The on-track debut of the all-new Ford Mustang GT3 racer just took place at the recent Rolex 24 Hours of Daytona a little over a week ago, though thanks to some last-second balance of performance (BoP) adjustments, the pony car’s first outing was more educational than anything else. Regardless, demand for the new Ford Mustang GT3 remains high – which can also be said of the road-going Mustang GTD, an all-out sort of machine that isn’t hampered by things like rules or regulations. However, technology from the GT3 will apparently trickle down to the GTD in the future, as Ford Performance global head Mark Rushbrook and Multimatic’s Larry Holt explained to Car and Driver in a recent interview.
According to Rushbrook, Ford and Multimatic plan to take their on-track learnings from the Ford Mustang GT3 and apply it to the GTD in the future, essentially reverse-engineering those findings “from road to race, and race to road,” he notes. This is particularly interesting as while both the GT3 and GTD share a lot in common, they’re also quite different due to the aforementioned competitive rule requirements.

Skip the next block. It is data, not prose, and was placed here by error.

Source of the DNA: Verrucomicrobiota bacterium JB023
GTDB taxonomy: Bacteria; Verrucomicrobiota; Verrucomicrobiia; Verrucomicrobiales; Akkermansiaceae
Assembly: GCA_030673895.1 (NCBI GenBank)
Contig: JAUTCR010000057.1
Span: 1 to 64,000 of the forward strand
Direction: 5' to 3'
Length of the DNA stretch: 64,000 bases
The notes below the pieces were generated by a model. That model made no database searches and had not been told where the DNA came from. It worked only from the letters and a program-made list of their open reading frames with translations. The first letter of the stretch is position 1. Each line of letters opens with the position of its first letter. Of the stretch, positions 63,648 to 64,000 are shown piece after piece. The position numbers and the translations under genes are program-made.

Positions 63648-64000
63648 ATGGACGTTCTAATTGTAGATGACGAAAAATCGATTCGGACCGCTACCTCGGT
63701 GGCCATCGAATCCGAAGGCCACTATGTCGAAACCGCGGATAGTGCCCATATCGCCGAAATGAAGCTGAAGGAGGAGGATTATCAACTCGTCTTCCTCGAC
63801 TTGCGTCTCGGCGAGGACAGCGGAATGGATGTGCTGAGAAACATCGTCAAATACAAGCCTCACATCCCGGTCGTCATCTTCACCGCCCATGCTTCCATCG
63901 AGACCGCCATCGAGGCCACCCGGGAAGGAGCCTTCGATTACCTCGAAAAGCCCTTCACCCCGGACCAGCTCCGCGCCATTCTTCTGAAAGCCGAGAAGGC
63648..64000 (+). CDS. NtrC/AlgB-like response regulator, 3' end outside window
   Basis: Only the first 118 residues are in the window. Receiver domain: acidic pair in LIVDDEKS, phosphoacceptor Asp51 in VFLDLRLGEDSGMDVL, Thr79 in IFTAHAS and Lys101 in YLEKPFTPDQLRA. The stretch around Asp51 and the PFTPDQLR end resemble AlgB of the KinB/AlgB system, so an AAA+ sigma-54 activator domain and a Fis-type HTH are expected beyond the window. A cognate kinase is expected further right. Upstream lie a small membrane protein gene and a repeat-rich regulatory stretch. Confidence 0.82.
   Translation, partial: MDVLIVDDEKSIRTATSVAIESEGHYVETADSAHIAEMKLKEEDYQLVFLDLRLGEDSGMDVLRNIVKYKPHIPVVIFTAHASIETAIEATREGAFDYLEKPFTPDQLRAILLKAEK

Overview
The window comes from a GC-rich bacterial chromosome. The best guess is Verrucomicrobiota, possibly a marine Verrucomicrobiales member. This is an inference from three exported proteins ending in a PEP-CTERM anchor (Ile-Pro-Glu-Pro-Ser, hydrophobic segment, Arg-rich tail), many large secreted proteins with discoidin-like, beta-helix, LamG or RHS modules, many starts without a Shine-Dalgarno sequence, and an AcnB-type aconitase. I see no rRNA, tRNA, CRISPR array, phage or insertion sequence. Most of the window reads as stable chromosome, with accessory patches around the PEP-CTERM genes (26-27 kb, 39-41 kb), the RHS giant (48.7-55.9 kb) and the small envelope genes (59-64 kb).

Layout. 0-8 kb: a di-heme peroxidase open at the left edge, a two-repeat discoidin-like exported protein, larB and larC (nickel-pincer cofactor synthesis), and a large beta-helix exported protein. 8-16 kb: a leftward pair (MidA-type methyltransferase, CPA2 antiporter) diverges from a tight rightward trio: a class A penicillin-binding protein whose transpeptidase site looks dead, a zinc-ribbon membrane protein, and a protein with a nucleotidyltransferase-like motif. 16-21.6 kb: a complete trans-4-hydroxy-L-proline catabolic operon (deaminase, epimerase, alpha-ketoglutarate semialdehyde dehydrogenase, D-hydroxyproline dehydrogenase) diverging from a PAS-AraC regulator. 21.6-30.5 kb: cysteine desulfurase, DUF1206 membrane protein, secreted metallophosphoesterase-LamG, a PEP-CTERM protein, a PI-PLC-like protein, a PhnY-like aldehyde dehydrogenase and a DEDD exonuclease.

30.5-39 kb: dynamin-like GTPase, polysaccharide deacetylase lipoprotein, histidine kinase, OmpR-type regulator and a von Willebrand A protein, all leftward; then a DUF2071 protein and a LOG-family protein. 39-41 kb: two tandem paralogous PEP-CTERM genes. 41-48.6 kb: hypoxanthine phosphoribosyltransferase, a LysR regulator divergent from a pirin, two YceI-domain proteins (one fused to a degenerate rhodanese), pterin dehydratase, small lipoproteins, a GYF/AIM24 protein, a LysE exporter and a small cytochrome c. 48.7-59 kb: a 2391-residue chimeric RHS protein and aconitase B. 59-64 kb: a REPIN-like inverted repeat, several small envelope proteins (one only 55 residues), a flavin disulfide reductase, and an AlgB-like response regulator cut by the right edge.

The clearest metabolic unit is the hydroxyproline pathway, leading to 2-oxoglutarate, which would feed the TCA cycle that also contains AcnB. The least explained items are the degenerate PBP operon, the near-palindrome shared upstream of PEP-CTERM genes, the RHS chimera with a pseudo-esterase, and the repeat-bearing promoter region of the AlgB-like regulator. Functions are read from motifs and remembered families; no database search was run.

Those BoP rules obviously don’t apply to the road-going GTD, which sports unique features like a drag reduction system (DRS) for the rear wing, though some things have already trickled down from the track-only GT3. Those include wind tunnel testing results, the car’s front louvers that remove around 200 pounds of lift, and underside aero, to boot. As a result, both cars are capable of generating around 1,500-2,000 pounds of downforce at speeds over 150 miles-per-hour.
These differences continue under the hood, where Ford placed the GT3’s powerplant further back and lower in the engine bay than the production car, as it doesn’t need to meet various safety regulations in place for road cars. However, other than these few variances, it’s clear that both the Ford Mustang GT3 and GTD share quite a bit in common – and that only figures to benefit both moving forward.